American Heritage® Dictionary of the English Language, Fourth Edition
- n. A loose sleeveless robe worn especially by Anglican bishops.
Century Dictionary and Cyclopedia
- n. The outer robe worn by a bishop, to which the lawn sleeves are usually attached. In the English Church the chimere, which until the accession of Elizabeth was of scarlet silk, is now of black satin. During episcopal convocations and when the sovereign attends Parliament, however, the color is scarlet. English prelates of the Roman Catholic Church wear chimeres of purple silk; cardinals, of scarlet. Also
chimera, chimœra, chimmar.
- n. ecclesiastical The upper robe worn by some bishops of the Anglican communion, usually without sleeves.
GNU Webster's 1913
- n. The upper robe worn by a bishop, to which lawn sleeves are usually attached.
- Middle English chimer, perhaps from Anglo-Latin chimēra; probably akin to Spanish chamarra, zamarra, type of garment, of Basque origin. (American Heritage® Dictionary of the English Language, Fourth Edition)
“The chimere is a dress of black satin, with white lawn sleeves.”
“The government of Aristide, who returned to office in 2001 after ruling the country for two periods in the 1990s, allied itself with his own armed partisans, often referred to as chimere after a mythical fire-breathing demon.”
“Someone said the protesters are violent "chimere," a word for political gangs.”
“The chimere is the Convocation habit of a doctor of divinity in”
“Franklyn cited one such Act, 24 Henry VIII c 13 1533 as authorising all doctors to wear scarlet, as well as claiming that the MA and BD are thereby entitled to a black chimere, or tabard.”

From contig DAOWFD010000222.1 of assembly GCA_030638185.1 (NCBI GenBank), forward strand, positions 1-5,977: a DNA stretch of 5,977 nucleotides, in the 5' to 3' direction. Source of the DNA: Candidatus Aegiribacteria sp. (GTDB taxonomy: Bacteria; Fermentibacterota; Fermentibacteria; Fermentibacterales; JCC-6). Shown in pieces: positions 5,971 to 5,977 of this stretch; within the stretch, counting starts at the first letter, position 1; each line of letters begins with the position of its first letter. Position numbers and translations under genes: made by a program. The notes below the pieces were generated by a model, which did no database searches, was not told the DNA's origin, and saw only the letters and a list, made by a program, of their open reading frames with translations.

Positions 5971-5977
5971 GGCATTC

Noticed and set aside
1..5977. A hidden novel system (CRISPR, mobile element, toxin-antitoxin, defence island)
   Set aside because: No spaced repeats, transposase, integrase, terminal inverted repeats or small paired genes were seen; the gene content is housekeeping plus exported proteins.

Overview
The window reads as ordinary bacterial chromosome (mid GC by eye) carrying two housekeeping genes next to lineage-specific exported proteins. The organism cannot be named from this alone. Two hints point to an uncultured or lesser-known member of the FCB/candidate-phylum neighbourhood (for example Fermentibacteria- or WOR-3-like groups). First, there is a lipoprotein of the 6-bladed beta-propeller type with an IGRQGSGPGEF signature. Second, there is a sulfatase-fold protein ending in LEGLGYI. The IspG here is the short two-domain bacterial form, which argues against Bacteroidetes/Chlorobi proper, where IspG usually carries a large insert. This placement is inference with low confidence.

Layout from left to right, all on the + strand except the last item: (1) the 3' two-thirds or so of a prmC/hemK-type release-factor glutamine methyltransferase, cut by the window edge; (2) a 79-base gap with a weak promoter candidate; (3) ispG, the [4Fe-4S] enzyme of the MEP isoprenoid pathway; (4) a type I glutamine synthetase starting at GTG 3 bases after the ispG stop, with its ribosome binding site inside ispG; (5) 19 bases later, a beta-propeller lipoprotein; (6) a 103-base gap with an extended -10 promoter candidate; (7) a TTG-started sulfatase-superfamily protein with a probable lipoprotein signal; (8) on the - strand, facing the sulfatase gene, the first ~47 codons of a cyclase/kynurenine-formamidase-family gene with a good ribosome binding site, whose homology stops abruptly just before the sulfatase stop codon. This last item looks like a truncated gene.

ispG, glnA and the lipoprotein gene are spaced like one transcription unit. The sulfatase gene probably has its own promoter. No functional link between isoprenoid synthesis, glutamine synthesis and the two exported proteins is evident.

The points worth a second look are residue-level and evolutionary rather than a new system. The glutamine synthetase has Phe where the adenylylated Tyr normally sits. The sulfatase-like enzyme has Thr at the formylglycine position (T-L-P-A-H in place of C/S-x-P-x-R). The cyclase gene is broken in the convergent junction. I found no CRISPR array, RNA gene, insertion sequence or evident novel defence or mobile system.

“The picture of the bishop in a red chimere is the Episcopalian bishop Michael Curry of the Diocese of North Carolina.”
“Bishop vested in chimere and rochet, enveloped in a rich mantle, with the cross of St. George, encircled by the Garter and motto of the”
Bell's Cathedrals: Southwark Cathedral Formerly the Collegiate Church of St. Saviour, Otherwise St. Mary Overie. A Short History and Description of the Fabric, with Some Account of the College and the See
“It would seem that the closed cope has a modern representative in the cappa magna of cardinals and bishops, and also in the chimere”
“Over a chimere of figured crimson velvet he wore a fine linen rochet.”
“Perhaps whole families can work together, because otherwise I fear my balcony scene might end up with a naked Archbishop of Canterbury, as his cassock, chimere cloak and mitre all look fiddly.”
These user-created lists contain the word ‘chimere’.
Names of articles of clothing and paraphernalia worn by or pertaining to the clergy in former and modern times. Trappings, uniforms, call them what you will. Because the term dog collar, once-remov...
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